Stifado (a Greek stew)

19 May

This is every cook’s opinion –
no savory dish without an onion,
but lest your kissing should be spoiled
your onions must be fully boiled.
-Jonathan Swift

Recipe source: California Wine Lover’s Cookbook, by Malcolm Hebert

For the past two years-ish, I’ve been a part of a wonderful monthly cooking club called Gourmet Friends. At the beginning of each year we vote on themes, then throughout the year we take turns hosting in our homes and everyone brings a dish based on a decided theme. A couple weeks ago, our theme was cooking with wine, and I made this dish. (Jump to recipe.)

I wasn’t sure initially if I was going to blog this, as it wasn’t my favorite. But that’s not any fault with the recipe – I’m just not much into stews, and lately I haven’t been inclined to eat much beef. The recipe is actually very flavorful, the meat is tender, and the cinnamon gives it that heavenly, uniquely Mediterranean touch. It’s also easy-peasy to make. So I figured, someone might like this dish. I don’t have to endorse every recipe I post, because we all have different tastes! 🙂

Now let’s get to it! Begin by chopping up some onions, like so:

onions

Next, season some basic stew meat with some basic salt and pepper.

stew meat

Normally when I cook, I like to get one or two processes in motion, then prep the rest. But in this case, it’s better to do everything at once, since you’ll just be throwing it all together and leaving it for three hours while you [fill-in-the-blank].

In a small bowl, combine tomato paste, red wine, brown sugar, minced garlic, cumin, whole cloves, raisins or other dried fruit, a bay leaf, and a cinnamon stick.

wine mixture

I used a Dutch oven for this, but any large pot would work. Melt butter in the pot, then add the meat and coat with the butter. Immediately add the chopped onion over the top of the meat, then pour over the wine mixture, cover, and simmer for three hours.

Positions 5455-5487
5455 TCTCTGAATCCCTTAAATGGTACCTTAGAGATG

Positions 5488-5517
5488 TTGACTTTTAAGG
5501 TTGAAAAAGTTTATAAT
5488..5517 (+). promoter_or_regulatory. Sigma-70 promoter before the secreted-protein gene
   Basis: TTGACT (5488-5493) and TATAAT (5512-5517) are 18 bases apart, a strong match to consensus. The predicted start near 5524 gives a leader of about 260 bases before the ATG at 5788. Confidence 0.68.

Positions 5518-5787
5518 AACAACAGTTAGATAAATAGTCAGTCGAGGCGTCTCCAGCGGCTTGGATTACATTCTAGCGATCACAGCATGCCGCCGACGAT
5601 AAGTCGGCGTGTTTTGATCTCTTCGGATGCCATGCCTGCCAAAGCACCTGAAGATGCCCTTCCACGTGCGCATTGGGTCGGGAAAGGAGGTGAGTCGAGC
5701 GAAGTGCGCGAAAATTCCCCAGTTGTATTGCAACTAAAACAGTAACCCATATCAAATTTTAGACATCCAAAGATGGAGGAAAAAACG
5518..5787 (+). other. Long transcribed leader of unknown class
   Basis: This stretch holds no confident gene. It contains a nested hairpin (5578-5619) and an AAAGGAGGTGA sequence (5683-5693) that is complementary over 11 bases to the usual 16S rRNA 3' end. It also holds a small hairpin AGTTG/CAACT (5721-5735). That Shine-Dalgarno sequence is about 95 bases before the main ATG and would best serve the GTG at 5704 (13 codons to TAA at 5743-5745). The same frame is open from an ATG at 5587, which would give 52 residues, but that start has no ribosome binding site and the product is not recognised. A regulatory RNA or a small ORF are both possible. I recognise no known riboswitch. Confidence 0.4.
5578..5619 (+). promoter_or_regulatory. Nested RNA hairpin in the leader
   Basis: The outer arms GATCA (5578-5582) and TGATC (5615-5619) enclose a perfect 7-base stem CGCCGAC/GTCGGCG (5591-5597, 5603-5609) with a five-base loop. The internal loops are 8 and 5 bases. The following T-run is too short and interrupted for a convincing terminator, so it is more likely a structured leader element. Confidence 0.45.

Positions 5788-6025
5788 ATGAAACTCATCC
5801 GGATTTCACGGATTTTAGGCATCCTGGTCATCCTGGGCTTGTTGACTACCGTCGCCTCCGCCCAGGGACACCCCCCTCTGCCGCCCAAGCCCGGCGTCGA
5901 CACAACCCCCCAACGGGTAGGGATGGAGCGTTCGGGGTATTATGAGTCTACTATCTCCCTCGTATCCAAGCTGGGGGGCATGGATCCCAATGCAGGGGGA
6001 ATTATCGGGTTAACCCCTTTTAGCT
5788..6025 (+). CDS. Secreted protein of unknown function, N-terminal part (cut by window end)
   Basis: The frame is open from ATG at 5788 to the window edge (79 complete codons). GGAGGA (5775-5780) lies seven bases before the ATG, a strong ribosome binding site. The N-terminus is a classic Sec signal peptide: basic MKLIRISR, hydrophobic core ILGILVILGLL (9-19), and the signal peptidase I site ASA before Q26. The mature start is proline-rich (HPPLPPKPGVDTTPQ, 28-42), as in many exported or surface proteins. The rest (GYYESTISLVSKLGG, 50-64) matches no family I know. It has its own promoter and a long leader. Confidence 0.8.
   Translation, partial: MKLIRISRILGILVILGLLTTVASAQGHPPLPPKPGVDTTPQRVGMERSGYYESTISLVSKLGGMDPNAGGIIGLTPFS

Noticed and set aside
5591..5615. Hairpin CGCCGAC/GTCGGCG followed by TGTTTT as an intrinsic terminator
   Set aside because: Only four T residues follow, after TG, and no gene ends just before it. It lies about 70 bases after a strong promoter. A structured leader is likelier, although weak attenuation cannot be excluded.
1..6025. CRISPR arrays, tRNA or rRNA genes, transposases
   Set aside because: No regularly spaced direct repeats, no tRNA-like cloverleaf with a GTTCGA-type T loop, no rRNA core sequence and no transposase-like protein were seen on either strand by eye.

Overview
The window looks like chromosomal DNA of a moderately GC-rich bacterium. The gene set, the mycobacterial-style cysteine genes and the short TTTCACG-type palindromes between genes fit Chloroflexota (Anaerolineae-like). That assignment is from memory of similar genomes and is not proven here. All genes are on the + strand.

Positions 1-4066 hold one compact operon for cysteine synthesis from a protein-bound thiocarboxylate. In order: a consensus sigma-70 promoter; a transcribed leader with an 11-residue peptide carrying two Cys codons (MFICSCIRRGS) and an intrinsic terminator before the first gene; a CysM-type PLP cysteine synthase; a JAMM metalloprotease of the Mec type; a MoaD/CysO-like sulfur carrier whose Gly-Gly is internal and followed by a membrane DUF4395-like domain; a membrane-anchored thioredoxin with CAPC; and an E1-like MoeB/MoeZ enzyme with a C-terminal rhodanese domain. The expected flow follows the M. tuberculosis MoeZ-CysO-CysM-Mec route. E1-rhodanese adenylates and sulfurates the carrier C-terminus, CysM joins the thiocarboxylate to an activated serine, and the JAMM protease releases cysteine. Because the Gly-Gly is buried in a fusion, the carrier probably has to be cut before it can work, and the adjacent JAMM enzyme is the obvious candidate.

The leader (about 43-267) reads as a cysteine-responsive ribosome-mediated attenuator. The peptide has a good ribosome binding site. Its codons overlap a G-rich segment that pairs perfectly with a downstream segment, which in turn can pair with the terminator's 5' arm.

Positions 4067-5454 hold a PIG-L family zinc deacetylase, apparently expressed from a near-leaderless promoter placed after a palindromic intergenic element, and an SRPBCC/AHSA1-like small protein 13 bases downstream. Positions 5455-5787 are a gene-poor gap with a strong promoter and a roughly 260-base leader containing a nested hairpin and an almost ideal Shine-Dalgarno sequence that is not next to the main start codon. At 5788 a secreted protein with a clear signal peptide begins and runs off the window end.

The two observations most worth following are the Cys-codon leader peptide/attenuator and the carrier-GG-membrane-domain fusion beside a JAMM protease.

stew

Enjoy the warm, spicy, meaty aroma…

Imagine the magical childhood you could have had in Greece, but didn’t…

Think about someday making this for your hearty stock of offspring…

And when three hours have passed, take off the lid of your pot and behold your stew!

stew

RECIPE – Stifado, a Greek stew

3 1/2 lbs. lean beef stew meat, cut into 1 1/2 inch cubes
Salt and fresh ground pepper
1/2 cup butter
2 1/2 lbs. small onions, peeled
1 (6 oz) can tomato paste
3/4 cup dry California red wine
2 tablespoons red wine vinegar
1 tablespoon brown sugar
1 clove garlic, minced
1 bay leaf
1 small cinnamon stick
1/2 teaspoon whole cloves
1/4 teaspoon ground cumin
2 tablespoons currants or raisins

Season meat with salt and pepper. Melt butter in Dutch oven or heavy flame-proof casserole. Add the meat and coat with butter but do not brown.

Arrange the onions over the meat. Mix together all the other ingredients and pour over the meat and onions.

Cover and simmer gently until meat is very tender, about 3 hours, or bake covered in a 300-degree oven until meat is very tender. If baked, check occasionally to see that sauce is not becoming too dry. Add a little more wine if necessary. Stir gently just before serving.

Serves 6.

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5 Responses to “Stifado (a Greek stew)”

  1. Lillian May 19, 2010 at 11:32 pm #

    Wow this really does look like an easy one but still hearty. So did you cut the onions the way you learned in class? 😉

  2. Jen May 19, 2010 at 11:34 pm #

    Why, yes I did! 😀

  3. Tes May 19, 2010 at 11:47 pm #

    It looks so delicious. I love trying new cuisines. I love this recipe, I really can’t wait to try it.

  4. Jen May 21, 2010 at 8:20 pm #

    Looking forward to the hearty stock of offspring. 🙂

  5. JASMINE September 28, 2010 at 7:43 pm #

    You hit the nail on the head, as they say … I had this stew growing up !! Oh, oh, what pleasant memories that brings.. Let me thank you in Greek, if I may..

    EFHARISTO POLI, KOUKLAKIMOU.. which means THANK YOU VERY MUCH MY LITTLE DOLL !!

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